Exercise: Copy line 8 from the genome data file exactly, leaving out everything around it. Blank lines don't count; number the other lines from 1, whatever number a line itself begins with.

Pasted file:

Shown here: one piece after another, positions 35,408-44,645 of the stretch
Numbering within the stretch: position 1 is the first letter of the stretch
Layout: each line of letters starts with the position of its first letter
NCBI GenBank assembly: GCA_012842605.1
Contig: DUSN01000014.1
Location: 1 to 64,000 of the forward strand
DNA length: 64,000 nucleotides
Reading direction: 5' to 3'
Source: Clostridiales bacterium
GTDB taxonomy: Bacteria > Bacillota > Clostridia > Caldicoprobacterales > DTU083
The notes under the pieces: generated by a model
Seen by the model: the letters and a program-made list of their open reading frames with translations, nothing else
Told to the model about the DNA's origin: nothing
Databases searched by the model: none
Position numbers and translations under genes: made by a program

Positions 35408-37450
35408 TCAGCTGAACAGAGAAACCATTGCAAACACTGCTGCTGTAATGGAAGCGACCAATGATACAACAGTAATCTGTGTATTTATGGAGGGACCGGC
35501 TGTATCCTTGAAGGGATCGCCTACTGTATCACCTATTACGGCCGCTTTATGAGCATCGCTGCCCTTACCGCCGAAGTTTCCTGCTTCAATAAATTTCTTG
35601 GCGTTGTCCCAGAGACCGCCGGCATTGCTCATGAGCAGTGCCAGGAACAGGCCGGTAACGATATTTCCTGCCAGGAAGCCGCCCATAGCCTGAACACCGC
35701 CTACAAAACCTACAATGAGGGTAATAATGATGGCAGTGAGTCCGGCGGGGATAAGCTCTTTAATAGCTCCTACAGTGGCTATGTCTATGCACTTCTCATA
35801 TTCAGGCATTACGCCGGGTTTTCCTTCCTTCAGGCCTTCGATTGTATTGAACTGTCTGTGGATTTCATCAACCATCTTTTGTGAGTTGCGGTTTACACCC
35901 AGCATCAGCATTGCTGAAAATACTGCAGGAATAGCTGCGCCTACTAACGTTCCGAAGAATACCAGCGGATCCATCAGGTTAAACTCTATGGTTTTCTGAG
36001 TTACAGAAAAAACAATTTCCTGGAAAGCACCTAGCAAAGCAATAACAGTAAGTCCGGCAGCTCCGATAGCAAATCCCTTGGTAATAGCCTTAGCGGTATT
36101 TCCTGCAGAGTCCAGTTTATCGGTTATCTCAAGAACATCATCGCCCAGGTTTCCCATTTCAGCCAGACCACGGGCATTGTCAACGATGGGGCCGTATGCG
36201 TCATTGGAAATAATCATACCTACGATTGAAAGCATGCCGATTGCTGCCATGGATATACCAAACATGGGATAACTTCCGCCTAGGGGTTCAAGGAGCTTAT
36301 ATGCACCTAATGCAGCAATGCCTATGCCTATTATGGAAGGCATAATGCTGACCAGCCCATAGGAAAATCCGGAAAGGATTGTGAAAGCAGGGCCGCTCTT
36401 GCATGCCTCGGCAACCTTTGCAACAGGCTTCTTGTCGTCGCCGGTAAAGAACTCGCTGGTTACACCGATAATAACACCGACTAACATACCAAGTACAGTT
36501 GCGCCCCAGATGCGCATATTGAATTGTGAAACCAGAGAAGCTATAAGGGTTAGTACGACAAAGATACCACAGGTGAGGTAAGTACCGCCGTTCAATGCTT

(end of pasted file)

Reading direction: 5' to 3'